“We also drive around the neighborhoods on occasion. It helps our guys stay sharp on the road conditions and changes in traffic patterns. It also lets people see we don’t just sit around all day playing checkers and watching TV!” the captain said.

“Oh, I’ll be sure to wave if I see you boys drive by!” she said. The thought of these hunky firemen driving that big truck down her street excited her in ways she dared not show!

“Well, your road is the one we use most when coming back to the station since it’s lined up with our bay doors. Makes backing into the station easier if we can line up straight to the doors.”

“I hope that when you do drive by, it’s because you are going out to drive around the town and not because somebody needs help!” Annie said.

“So do we, Miss McKinley. We’d much rather visit just to say hi than have to go to your house because of some emergency!” the captain said.

“Well you boys can stop by to say hi anytime!” she said, hoping she didn’t sound too forward.

“And you can consider this firehouse your house too – especially when you bring cookies!” one of the other guys said jokingly.

“I love to bake, so you’ll get plenty of cookies from now on!” she said.

“Hear that guys? Looks like we may have to increase our time at the gym!” the captain said. A collective groan came from the guys with that bit of news.

“Oh boys, it’s okay ... I will see if I can find a recipe for low-calorie cookies for you!” she giggled.

“We don’t get much chance to bake here, Miss McKinley – you never know when the bells will go off and we’d burn more cookies than we ate!” the captain said.

“It must be tough to cook a meal if you are always having to run off to go help someone,” Annie said.

“Well, Annie, unless it’s something really extreme like a natural disaster – an earthquake or tornado or something – we don’t all go. We leave a crew back here in case another emergency comes up. And they can pick up doing the cooking while the first crew is out,” the captain explained.

“Oh I see. That makes sense.”

“We all take turns with kitchen duty, so we all have learned to cook to some degree. Of course, we all have our ‘specialties’. Like tonight, Franco is making his famous Firehouse Chili with cornbread, isn’t that right, Franco?” Captain Walker explained.

“That’s right – these guys are gluttons for punishment, ‘cause I make it hot!” he winked.

“Oh my!” Annie gasped.

“Occasionally the wives will get together and cook for us. Most of the guys here aren’t married so we don’t really have a Ladies Auxillary like other bigger departments so the wives do what they can to help out. It’s really informal and the guys always like having them over.” the captain said.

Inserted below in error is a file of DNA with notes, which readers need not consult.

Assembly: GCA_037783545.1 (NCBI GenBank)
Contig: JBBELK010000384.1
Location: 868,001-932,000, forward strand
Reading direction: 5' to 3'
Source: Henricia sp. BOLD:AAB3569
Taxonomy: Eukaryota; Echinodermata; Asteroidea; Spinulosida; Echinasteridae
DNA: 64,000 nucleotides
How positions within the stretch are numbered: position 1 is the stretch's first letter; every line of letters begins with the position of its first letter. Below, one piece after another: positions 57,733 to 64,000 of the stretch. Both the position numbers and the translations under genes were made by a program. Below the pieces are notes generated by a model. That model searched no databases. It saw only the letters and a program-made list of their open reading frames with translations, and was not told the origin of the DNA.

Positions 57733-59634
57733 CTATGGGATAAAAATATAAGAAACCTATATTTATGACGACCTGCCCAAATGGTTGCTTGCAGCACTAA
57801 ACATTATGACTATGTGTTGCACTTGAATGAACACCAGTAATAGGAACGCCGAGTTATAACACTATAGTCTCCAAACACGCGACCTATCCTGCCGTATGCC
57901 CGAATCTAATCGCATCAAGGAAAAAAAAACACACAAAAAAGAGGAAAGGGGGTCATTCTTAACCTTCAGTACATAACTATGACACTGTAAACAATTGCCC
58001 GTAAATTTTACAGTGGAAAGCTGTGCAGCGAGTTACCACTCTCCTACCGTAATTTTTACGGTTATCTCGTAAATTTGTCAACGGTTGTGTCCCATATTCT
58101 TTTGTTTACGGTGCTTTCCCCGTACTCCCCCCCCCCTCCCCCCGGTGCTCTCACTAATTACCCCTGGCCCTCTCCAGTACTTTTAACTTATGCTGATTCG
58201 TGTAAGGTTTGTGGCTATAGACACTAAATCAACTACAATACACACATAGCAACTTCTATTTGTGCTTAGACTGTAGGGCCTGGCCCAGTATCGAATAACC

“That does sound like fun,” Annie said. The wheels in her head were already starting to spin...

“Yeah, we’re just one big family. When the girls come over it’s like a big family get-together!” one of the other firefighters said.

“So how many of you are in the department? Is this everyone?” Annie asked.

“Oh no! This is only A-Shift. We have three shifts in the department, A, B, and C. Each shift has 15 men on it. We have three vehicles, not including the Chief’s vehicle and Fire Inspection. Our Pumper has a driver, a crew chief, and 5 firefighters. Our Ladder truck has a driver, a crew chief, and three firefighters. Our Ambulance has two firefighter/paramedics on it. And then there’s a captain for each shift. We work a 1-on / 2-off shift schedule – 24 hours on duty and 48 hours off. While one shift is working, one shift is off duty and can do whatever they want. The third shift is on standby – they respond to the station when we get a call to standby. So they have to stay in town and carry pagers while on standby.

“We have a mutual aid agreement with the neighboring towns that says if they get a bad call and need our help, we’ll go. And if we have a bad call, we know we can count on their help as well. We cover each other’s backs. Also, we have a few volunteer firefighters who can help us out as well. They aren’t allowed to go inside the buildings, but they can do exterior work and free up one of us,” Captain Walker said.

“Sound like you have things pretty well in hand here!” Annie said impressed.

“Well like I said we are a small town department but we like it and we want to make sure it’s well-protected,” he said.

“I know I’ll sleep better now, that’s for sure!” Annie smiled.

After she visited a bit more, the guys showed her around the station a bit. They showed her the trucks and some of the equipment they used. She got to try on one of their helmets and then they took her into the dispatch room to show her how they would get a call and dispatch a crew. Annie was thoroughly impressed with all of it and by the time she left, she was completely enthralled with these “hunky firemen” down the street!

Things for Annie went on as usual after that. School let out for the summer a couple months after her arrival and so she had a chance to finally finish unpacking! She had been to the firehouse a few times since that first visit and had met all the boys on all three shifts, bringing her now well-known cookies to them when she came by.

One day watching the evening news she saw a news report of a bad fire in Baltimore and she immediately recognized the building as one that was just down the street from where she used to live. It really struck home for her and brought back all the memories of her own experience. She remembered that her old landlord had disabled all the alarms so she had no warning and it wasn’t until the sirens woke her that she realized the danger.

Not wanting to go through that again, she decided she needed to get some smoke alarms for her new house. But she didn’t know the first thing about what to buy or where to put them. But she knew who would!

“Hello, what shift is working today, please?” she asked the dispatcher, making sure she called on the administration line and not the emergency line.

“That would be ‘A-Shift’, ma’am,” the dispatcher said.

“Oh good, may I speak to Captain Walker, please?”

A couple moments later another man’s voice came on the line. “This is Captain Walker, can I help you?”

“Captain Walker, hi this is Annie McKinley. I was wondering ... I want to get some smoke detectors for my new place but I don’t have any idea which ones are good ones, how many I will need, or where I need to put them. I know that some departments will send someone to help a homeowner figure this stuff out and I was wondering...” she started.